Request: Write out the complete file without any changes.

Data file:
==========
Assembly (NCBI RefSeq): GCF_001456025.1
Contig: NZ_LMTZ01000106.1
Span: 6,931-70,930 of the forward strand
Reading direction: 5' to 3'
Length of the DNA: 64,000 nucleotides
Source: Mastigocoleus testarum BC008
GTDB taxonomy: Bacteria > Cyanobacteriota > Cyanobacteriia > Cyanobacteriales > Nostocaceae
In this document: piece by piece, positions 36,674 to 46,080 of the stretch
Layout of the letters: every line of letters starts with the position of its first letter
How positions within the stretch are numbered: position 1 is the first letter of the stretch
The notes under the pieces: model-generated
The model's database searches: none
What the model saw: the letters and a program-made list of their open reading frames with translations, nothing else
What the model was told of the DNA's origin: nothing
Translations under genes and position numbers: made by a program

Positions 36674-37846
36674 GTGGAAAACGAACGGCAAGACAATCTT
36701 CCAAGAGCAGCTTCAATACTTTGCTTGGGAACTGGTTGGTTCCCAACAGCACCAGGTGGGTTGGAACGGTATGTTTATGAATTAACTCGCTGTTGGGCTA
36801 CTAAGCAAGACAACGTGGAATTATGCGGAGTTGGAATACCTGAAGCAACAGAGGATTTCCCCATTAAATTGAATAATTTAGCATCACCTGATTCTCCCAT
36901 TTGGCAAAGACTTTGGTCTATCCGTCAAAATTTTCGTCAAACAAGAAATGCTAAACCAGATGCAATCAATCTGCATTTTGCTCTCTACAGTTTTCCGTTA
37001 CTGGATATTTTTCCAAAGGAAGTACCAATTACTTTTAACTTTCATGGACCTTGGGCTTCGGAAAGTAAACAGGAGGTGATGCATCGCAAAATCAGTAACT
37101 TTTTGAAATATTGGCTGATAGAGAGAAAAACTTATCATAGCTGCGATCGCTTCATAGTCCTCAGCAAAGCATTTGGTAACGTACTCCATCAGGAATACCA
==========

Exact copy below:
Assembly (NCBI RefSeq): GCF_001456025.1
Contig: NZ_LMTZ01000106.1
Span: 6,931-70,930 of the forward strand
Reading direction: 5' to 3'
Length of the DNA: 64,000 nucleotides
Source: Mastigocoleus testarum BC008
GTDB taxonomy: Bacteria > Cyanobacteriota > Cyanobacteriia > Cyanobacteriales > Nostocaceae
In this document: piece by piece, positions 36,674 to 46,080 of the stretch
Layout of the letters: every line of letters starts with the position of its first letter
How positions within the stretch are numbered: position 1 is the first letter of the stretch
The notes under the pieces: model-generated
The model's database searches: none
What the model saw: the letters and a program-made list of their open reading frames with translations, nothing else
What the model was told of the DNA's origin: nothing
Translations under genes and position numbers: made by a program

Positions 36674-37846
36674 GTGGAAAACGAACGGCAAGACAATCTT
36701 CCAAGAGCAGCTTCAATACTTTGCTTGGGAACTGGTTGGTTCCCAACAGCACCAGGTGGGTTGGAACGGTATGTTTATGAATTAACTCGCTGTTGGGCTA
36801 CTAAGCAAGACAACGTGGAATTATGCGGAGTTGGAATACCTGAAGCAACAGAGGATTTCCCCATTAAATTGAATAATTTAGCATCACCTGATTCTCCCAT
36901 TTGGCAAAGACTTTGGTCTATCCGTCAAAATTTTCGTCAAACAAGAAATGCTAAACCAGATGCAATCAATCTGCATTTTGCTCTCTACAGTTTTCCGTTA
37001 CTGGATATTTTTCCAAAGGAAGTACCAATTACTTTTAACTTTCATGGACCTTGGGCTTCGGAAAGTAAACAGGAGGTGATGCATCGCAAAATCAGTAACT
37101 TTTTGAAATATTGGCTGATAGAGAGAAAAACTTATCATAGCTGCGATCGCTTCATAGTCCTCAGCAAAGCATTTGGTAACGTACTCCATCAGGAATACCA